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Bar Association of San Francisco Member Benefits: Publications

Legal Writing Tip: Stick to a Law Firm Style Guide

By Leslie A. Gordon, BASF Bulletin Contributor

Professionalism dictates that all briefs, motions, internal memos, client letters and web content generated by a law firm should uniformly follow the same conventions. But choosing among various correct but different rules of grammar and punctuation can be complicated. That’s where a law firm style manual – or style guide – comes in.

Documenting preferred rules and conventions, a style manual provides consistency in all firm communications. Not only does this convey professionalism, it sets forth an authoritative editorial style for associates who may have trouble keeping straight the personal drafting preferences of several partners.

Offering definitive guidance when rules are open to interpretation, a house style can cover writing mechanics and formatting (such as spacing and fonts). In particular, some squirrely rules that can be addressed include serial commas, capitalization, the number of spaces after a period, cyber style (Internet or internet) and even the precise name of the firm (LLP or L.L.P.)?

For a down and dirty style manual, firms could officially adopt an existing style guide such as The Associated Press Stylebook. If your firm devises a unique style manual (which I recommend), make it easy to read by including a thorough index and providing examples for clarity. Be sure to factor in local court requirements and be aware that certain firm templates may need re-drafting to adhere to the new style guide.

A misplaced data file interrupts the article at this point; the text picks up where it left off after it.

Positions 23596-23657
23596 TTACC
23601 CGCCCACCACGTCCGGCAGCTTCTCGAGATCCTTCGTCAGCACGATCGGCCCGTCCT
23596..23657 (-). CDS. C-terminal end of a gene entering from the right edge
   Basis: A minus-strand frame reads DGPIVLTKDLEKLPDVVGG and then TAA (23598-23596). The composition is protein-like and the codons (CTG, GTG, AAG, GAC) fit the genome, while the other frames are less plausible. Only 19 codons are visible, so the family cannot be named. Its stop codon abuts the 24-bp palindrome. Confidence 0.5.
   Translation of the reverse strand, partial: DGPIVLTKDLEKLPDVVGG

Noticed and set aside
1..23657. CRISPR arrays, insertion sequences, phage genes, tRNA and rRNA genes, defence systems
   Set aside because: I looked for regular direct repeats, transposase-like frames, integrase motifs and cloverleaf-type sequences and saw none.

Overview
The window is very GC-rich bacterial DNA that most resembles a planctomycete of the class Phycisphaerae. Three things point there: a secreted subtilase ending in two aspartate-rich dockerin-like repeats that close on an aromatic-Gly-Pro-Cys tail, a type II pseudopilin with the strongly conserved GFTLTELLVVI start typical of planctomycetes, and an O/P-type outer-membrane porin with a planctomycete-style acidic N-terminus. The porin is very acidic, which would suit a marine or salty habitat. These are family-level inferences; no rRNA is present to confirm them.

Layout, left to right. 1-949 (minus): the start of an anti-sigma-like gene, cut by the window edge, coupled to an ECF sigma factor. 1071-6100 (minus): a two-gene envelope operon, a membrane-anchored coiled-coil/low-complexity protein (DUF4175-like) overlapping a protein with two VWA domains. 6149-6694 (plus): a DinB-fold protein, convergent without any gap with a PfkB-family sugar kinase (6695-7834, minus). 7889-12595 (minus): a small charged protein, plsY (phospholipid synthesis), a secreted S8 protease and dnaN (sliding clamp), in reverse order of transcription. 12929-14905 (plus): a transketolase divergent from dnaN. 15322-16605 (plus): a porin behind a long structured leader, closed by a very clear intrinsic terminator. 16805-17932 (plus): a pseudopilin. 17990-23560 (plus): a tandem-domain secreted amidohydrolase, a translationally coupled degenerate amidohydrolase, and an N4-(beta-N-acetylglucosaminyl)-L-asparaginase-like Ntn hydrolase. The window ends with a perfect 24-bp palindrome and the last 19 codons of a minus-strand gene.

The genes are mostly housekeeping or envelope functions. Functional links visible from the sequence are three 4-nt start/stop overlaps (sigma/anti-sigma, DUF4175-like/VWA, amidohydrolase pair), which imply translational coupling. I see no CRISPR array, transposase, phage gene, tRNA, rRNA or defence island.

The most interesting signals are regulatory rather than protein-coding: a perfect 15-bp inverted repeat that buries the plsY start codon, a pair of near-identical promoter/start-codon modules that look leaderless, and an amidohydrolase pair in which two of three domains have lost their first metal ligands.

Formally present the guide and train all lawyers to use it. Put it on the firm’s internal website and designate a point person to decide the inevitable follow-up judgment calls. Understand, too, that the manual will change over time, just like language usage itself.

While creating a style manual is an investment of staff hours, it goes a long way towards professionalism. It’ll also streamline the writing process because lawyers can focus solely on the substance of documents.


A former lawyer, Leslie A. Gordon is a freelance journalist living in San Francisco. She is the author of Cheer: A Novel, which is available on Amazon. She can be reached at

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